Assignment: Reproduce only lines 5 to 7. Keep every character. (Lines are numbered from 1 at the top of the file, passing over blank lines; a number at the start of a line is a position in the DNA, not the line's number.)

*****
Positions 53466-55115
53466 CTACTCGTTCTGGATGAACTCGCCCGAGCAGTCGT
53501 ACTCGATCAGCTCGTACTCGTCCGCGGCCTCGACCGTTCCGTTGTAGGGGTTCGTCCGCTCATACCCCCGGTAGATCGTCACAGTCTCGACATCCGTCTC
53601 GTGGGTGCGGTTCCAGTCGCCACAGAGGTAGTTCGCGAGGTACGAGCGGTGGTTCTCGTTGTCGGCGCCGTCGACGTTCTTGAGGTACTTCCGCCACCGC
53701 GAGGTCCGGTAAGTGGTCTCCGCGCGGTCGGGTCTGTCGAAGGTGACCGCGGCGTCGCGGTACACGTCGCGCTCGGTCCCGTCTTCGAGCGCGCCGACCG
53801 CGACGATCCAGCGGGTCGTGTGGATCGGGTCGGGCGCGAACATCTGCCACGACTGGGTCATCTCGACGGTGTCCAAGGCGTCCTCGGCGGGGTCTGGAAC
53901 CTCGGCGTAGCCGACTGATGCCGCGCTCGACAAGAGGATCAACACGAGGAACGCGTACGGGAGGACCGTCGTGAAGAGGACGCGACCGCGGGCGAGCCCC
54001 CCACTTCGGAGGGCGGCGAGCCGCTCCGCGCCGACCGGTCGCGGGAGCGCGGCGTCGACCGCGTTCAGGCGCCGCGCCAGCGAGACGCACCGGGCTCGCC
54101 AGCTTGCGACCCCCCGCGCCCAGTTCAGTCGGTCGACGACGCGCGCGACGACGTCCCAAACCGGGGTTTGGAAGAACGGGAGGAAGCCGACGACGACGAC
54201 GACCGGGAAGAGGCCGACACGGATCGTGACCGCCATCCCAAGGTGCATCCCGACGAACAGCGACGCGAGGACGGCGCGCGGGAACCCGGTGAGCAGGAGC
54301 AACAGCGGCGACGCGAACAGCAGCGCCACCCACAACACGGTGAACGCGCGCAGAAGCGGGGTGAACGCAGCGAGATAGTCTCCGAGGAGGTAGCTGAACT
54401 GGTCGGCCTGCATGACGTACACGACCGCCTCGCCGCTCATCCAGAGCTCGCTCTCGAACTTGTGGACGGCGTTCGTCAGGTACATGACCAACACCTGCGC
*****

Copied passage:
53701 GAGGTCCGGTAAGTGGTCTCCGCGCGGTCGGGTCTGTCGAAGGTGACCGCGGCGTCGCGGTACACGTCGCGCTCGGTCCCGTCTTCGAGCGCGCCGACCG
53801 CGACGATCCAGCGGGTCGTGTGGATCGGGTCGGGCGCGAACATCTGCCACGACTGGGTCATCTCGACGGTGTCCAAGGCGTCCTCGGCGGGGTCTGGAAC
53901 CTCGGCGTAGCCGACTGATGCCGCGCTCGACAAGAGGATCAACACGAGGAACGCGTACGGGAGGACCGTCGTGAAGAGGACGCGACCGCGGGCGAGCCCC